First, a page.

According to the report, black seeds contain analgesic, anti-bacterial, and anti-inflammatory properties. The compound may also boost insulin sensitivity and treat hypotention.


Amazing Health Ranger invention could help save millions of lives in a nuclear disaster /naturalnews/2017-04-11-amazing-health-ranger-invention-could-help-save-millions-of-lives-in-a-nuclear-disaster Tue, 11 Apr 2017 15:19:47 +0000 “Cesium Eliminator”, a patented invention by the Health Ranger, could help save million of lives in case of nuclear catastrophe.

Mike Adams, the Health Ranger, has been awarded the patent US 9526751 B2 for a breakthrough formula known as “Cesium Eliminator“.

This unique formula eliminates radioactive cesium isotopes from the gastrointestinal tract. Adams developed the dietary supplement formula to help save lives in case of a nuclear accident or nuclear disaster. Cesium Eliminator is derived from a patented combination of zeolites and selected dehydrated seaweeds. It is extremely efficient in binding with and eliminating cesium-137 in the gut. Adams has announced he is donating the manufacturing and licensing rights of his invention to any state or national government that wants to protect its population against the threat of nuclear war. At the moment, 10,000 kg of raw materials used for the formula is stockpiled in a warehouse in Texas.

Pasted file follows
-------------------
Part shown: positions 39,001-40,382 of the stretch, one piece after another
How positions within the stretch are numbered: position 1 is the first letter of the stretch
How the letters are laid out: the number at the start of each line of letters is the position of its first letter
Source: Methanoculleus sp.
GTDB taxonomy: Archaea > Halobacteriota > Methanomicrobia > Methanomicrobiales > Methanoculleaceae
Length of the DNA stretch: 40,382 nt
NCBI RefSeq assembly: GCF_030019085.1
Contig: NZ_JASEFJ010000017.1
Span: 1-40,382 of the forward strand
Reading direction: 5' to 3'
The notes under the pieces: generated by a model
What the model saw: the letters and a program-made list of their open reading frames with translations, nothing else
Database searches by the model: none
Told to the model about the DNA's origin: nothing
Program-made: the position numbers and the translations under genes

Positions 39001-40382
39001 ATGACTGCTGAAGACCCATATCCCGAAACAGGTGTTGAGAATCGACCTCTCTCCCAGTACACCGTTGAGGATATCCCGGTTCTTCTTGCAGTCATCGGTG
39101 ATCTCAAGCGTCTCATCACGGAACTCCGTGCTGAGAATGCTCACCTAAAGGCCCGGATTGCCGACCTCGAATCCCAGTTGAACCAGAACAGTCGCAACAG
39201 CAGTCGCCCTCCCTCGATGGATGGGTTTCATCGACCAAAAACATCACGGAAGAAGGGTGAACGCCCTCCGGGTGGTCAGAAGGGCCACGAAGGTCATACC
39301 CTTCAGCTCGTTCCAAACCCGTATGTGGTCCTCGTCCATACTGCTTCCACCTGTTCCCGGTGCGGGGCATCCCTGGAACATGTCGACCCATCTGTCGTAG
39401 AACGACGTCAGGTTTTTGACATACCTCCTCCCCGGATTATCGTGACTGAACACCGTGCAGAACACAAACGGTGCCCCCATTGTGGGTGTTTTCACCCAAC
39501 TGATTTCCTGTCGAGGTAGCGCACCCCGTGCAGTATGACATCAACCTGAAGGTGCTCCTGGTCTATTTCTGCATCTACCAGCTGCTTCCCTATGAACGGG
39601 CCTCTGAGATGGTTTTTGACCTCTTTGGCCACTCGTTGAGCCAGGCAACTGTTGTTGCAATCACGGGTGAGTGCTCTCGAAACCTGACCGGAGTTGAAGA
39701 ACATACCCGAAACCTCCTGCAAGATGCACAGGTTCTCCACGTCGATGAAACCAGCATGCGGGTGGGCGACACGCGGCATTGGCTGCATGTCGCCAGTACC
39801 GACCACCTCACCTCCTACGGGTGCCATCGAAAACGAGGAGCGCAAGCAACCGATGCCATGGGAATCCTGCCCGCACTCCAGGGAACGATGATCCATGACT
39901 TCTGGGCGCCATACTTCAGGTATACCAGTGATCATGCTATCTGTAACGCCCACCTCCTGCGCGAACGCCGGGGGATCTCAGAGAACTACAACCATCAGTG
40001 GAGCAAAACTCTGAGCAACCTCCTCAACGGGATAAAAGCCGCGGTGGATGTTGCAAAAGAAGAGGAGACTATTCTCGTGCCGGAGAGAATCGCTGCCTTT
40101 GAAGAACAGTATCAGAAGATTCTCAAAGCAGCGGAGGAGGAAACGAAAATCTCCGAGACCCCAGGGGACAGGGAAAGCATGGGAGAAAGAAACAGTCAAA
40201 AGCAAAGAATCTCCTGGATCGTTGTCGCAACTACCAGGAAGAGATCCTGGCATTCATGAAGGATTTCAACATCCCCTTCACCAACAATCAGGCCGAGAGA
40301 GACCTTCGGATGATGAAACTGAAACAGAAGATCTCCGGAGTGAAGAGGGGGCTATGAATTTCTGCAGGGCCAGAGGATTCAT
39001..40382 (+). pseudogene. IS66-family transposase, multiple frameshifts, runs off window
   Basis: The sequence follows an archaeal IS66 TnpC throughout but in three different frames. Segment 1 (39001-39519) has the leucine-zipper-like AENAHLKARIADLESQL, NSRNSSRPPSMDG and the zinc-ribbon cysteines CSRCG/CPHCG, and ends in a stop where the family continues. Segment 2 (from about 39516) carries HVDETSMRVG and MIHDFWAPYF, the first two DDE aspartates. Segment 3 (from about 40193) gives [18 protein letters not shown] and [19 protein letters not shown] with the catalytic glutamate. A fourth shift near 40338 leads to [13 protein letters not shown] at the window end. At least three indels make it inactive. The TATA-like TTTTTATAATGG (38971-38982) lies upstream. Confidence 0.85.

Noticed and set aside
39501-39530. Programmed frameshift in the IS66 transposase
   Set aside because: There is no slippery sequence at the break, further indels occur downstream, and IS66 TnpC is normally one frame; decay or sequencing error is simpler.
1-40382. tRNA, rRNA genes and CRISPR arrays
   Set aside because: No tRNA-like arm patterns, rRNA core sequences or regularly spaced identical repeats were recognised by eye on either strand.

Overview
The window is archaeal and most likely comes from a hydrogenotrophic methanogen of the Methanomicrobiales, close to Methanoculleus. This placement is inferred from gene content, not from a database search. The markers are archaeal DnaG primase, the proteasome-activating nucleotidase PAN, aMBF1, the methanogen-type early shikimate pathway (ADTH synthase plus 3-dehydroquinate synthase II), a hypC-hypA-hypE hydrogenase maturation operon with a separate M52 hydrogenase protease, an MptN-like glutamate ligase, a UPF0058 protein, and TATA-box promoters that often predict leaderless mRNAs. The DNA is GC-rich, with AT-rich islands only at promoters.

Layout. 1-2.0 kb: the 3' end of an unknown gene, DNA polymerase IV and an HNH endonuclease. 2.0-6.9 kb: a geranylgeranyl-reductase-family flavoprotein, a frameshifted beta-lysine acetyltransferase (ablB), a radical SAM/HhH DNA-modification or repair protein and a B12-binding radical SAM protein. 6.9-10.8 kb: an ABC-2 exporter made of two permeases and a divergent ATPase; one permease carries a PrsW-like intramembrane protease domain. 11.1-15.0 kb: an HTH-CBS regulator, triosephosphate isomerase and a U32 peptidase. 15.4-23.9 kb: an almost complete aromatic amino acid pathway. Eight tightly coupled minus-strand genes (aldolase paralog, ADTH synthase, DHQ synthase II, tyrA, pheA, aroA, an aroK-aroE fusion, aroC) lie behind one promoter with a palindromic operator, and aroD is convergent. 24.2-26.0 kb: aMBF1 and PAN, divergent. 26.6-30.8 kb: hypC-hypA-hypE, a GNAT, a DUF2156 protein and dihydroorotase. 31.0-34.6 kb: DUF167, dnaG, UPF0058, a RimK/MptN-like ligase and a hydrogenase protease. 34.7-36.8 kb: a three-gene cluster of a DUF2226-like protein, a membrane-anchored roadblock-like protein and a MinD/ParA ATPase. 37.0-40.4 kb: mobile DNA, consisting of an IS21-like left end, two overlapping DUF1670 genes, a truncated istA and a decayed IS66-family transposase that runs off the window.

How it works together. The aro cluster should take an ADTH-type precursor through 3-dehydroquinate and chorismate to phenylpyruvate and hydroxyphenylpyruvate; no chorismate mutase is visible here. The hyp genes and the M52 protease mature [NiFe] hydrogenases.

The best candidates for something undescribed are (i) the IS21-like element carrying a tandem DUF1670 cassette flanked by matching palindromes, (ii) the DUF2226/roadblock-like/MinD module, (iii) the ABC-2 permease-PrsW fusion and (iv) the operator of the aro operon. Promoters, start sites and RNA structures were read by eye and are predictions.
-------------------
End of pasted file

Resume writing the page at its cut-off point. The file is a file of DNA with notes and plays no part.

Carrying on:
He intends to produce and donate his invention at no cost to victims of nuclear strikes that could happen in the U.S.

What is cesium-137?

Cesium-137 is a radioactive isotope created in the aftermath of radioactive disasters like those seen in Fukushima and Chernobyl. Extremely long-lasting, cesium-137 can continue to contaminate an area for more than 200 years.

What happened in Chernobyl as well in Fukushima is a serious testament to how dangerous cesium-137 can be. If ingested, it will irradiate the body from the inside. This can lead to several life-threatening diseases such as cancer or even death.

Health Ranger’s Cesium Eliminator eliminates the presence of radioactive isotopes in the body. Adams emphasizes that this is not a “vitamin” or a regular supplement. It is a dietary supplement formula taken only in severe cases of radioactive contamination.

Cesium Eliminator can be mass-produced for local, state, or national governments use. The facility responsible for manufacturing the formula is located in Texas. It has all the necessary certifications and permits to ensure it operates with strict compliance to the law (ISO, FDA, and USDA requirements).

This breakthrough formula by the Health Ranger — which he is willing to donate — gives people the best chance of warding off the extreme effects of nuclear disasters.

Award-winning author of the bestselling science book on Amazon “Food Forensics”, Adams is famously known for raising the alarm on mercury vaccines, glyphosate in foods, and the corruption within the lucrative pharmaceutical industry.

Known as the Health Ranger, Adams has become a target of the world’s most nefarious industries.

The Health Ranger lab has also tested and published results of more than 600 municipal water samples in the U.S.